The focus will then shift to the concept of repositories and their impact in the long term. The last section will discuss how the UK is likely to resolve the issue of nuclear waste in the long term and whether that will be in line with the current thinking on that issue.
The issue of radioactive waste disposal is a very serious one. Nuclear power for instance contributes to 23% of UK electricity needs.(Department for Environment, Food and Rural Affairs.2001) However its sustainability is suspect until efficient means to manage and dispose radioactive nuclear wastes is found. Stockpiles of nuclear waste are accumulating in several nations. Improper storage can cause exposure to radiation, which results in health and environmental hazards. Also these can be used as weapons of mass destruction if they are found by terrorist organizations. Hence strategies for disposal must involve a multi-dimensional approach with consideration ethical and environmental factors while taking into account the principles of inter and intra-generational equity.
Radio active or nuclear waste is the product of a nuclear process, radioactive waste consists of materials containing radioactive chemical elements. generated in the processing of fuel for nuclear reactors or nuclear weapons and in the process of nuclear fission. (Wikipedia)
Radiation occurs from the decay of radioisotopes. Each of these radioisotopes in the radioactive waste has a half-life which is the time taken for half its atoms to decay. The faster a radioisotope decays, the more radioactive it is. (World Nuclear Association 2001)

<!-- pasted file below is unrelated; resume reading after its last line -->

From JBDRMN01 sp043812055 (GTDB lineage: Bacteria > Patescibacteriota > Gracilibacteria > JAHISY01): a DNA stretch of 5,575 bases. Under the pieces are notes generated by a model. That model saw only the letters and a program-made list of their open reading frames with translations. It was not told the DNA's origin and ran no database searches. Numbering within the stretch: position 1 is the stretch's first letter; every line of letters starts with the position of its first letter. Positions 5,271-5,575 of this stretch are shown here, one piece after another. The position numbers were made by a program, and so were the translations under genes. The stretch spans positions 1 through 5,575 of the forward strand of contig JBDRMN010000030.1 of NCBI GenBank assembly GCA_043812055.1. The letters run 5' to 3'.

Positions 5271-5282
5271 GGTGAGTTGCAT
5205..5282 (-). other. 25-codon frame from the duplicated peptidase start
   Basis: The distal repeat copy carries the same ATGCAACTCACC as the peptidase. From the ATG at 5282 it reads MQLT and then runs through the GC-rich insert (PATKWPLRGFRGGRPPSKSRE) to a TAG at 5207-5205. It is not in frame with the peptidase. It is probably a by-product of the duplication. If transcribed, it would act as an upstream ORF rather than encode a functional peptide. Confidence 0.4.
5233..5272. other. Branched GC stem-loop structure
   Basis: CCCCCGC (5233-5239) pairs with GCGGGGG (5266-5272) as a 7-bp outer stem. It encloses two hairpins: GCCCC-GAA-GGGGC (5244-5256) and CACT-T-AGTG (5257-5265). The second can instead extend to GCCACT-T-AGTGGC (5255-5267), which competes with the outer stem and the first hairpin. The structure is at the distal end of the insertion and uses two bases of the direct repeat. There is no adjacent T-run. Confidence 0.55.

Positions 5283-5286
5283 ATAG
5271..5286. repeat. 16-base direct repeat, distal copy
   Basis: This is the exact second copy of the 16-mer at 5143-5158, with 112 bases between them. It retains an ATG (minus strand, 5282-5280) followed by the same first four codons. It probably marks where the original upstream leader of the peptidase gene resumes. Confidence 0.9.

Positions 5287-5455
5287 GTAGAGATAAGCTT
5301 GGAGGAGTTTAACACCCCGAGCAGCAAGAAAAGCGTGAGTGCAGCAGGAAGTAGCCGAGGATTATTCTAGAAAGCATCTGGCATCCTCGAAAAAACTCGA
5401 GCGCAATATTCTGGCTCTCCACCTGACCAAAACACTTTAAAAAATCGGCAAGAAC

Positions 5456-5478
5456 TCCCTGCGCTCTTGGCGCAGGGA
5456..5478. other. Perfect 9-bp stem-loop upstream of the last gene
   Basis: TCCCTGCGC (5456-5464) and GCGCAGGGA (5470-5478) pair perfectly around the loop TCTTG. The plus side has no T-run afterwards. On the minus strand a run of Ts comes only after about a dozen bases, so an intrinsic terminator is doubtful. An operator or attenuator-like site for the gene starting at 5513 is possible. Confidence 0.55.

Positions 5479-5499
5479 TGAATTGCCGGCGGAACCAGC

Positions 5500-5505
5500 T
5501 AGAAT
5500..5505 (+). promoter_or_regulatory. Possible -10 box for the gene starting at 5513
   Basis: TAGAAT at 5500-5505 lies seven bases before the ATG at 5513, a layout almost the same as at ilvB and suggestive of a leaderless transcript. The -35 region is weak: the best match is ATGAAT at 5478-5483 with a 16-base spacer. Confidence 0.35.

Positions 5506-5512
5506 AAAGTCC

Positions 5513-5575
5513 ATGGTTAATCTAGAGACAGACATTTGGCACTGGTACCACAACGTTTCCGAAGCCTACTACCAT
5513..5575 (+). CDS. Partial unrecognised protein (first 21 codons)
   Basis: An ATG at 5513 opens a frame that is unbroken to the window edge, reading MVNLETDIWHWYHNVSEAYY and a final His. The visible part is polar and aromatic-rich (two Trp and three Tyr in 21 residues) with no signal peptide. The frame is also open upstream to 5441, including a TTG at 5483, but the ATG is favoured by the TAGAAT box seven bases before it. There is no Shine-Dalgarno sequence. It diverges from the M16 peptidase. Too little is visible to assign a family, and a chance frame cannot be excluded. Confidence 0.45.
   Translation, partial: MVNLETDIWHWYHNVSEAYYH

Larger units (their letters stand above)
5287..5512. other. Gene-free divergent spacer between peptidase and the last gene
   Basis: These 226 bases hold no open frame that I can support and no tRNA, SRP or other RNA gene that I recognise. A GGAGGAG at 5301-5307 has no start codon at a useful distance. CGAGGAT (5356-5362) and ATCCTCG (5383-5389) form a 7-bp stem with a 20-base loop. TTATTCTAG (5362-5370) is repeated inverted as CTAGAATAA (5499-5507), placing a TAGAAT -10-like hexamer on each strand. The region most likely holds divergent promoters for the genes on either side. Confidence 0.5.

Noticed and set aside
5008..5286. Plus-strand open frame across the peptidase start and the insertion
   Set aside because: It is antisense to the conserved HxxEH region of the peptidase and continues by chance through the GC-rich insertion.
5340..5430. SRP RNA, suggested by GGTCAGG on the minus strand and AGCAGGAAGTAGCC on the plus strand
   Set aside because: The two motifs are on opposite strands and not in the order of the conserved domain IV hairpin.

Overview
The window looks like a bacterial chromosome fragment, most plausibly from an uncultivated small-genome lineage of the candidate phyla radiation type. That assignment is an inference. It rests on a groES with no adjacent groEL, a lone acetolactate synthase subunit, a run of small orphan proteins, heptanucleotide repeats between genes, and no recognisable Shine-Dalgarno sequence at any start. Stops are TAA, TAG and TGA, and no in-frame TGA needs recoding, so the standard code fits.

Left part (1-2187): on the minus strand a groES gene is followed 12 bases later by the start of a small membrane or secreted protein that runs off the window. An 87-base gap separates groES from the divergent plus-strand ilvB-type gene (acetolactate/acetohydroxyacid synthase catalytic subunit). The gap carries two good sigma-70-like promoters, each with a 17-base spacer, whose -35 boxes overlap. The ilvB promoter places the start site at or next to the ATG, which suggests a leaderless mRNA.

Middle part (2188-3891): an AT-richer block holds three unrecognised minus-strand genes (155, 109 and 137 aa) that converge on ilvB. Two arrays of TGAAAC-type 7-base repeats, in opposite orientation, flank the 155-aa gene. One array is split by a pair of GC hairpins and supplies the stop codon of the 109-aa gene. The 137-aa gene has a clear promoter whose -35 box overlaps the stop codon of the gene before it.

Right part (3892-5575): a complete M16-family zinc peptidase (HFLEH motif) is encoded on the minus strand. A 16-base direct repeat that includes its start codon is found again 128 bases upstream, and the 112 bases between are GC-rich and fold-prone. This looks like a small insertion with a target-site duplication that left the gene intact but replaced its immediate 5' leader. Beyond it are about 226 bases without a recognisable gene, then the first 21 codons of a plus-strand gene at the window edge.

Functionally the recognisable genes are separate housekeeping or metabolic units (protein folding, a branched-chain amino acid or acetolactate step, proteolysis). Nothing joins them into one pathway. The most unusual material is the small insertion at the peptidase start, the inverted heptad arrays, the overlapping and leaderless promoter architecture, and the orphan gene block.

Fig1. Comparison in the corresponding rates of decay of uranium ore and other HLW from the reprocessing of spent fuel.
Source:World Nuclear Association 2001, Radioactive Wastes.
The classification of radioactive wastes and their disposal depends on how long it remains highly radioactive, the concentration of the radioactive material in the waste and whether the waste is heat generating. The persistence of the radioactivity determines how long the waste requires management. The concentration and heat generation dictate how the waste should be handled. (World Nuclear Association 2001).
Radioactive wastes are generally classified into
Low-level Wastes (LLW) -generated from hospitals and industry, as well as the nuclear fuel cycle, contain very small amounts of radio active substances that do not need to be shielded in the process of handling or transportation. (World Nuclear Association 2001)
Intermediate-level Wastes (ILW) contain higher amounts of radioactivity and some require shielding. It comprises of resins, chemical sludges and metal fuel cladding, as well as contaminated materials from reactor decommissioning. It may be solidified in concrete or bitumen for disposal. Generally short lived waste from reactors is buried in shallow repositories, while long lived waste from fuel reprocessing will be disposed of deep underground (Wikipedia)
High-level Wastes (HLW) result from of the use of uranium fuel in a nuclear reactor. It contains the fission products and transuranic elements generated in the reactor core. Highly radioactive and hot, HLW's require cooling and shielding. HLW accounts for over 95% of the total radioactivity produced in the process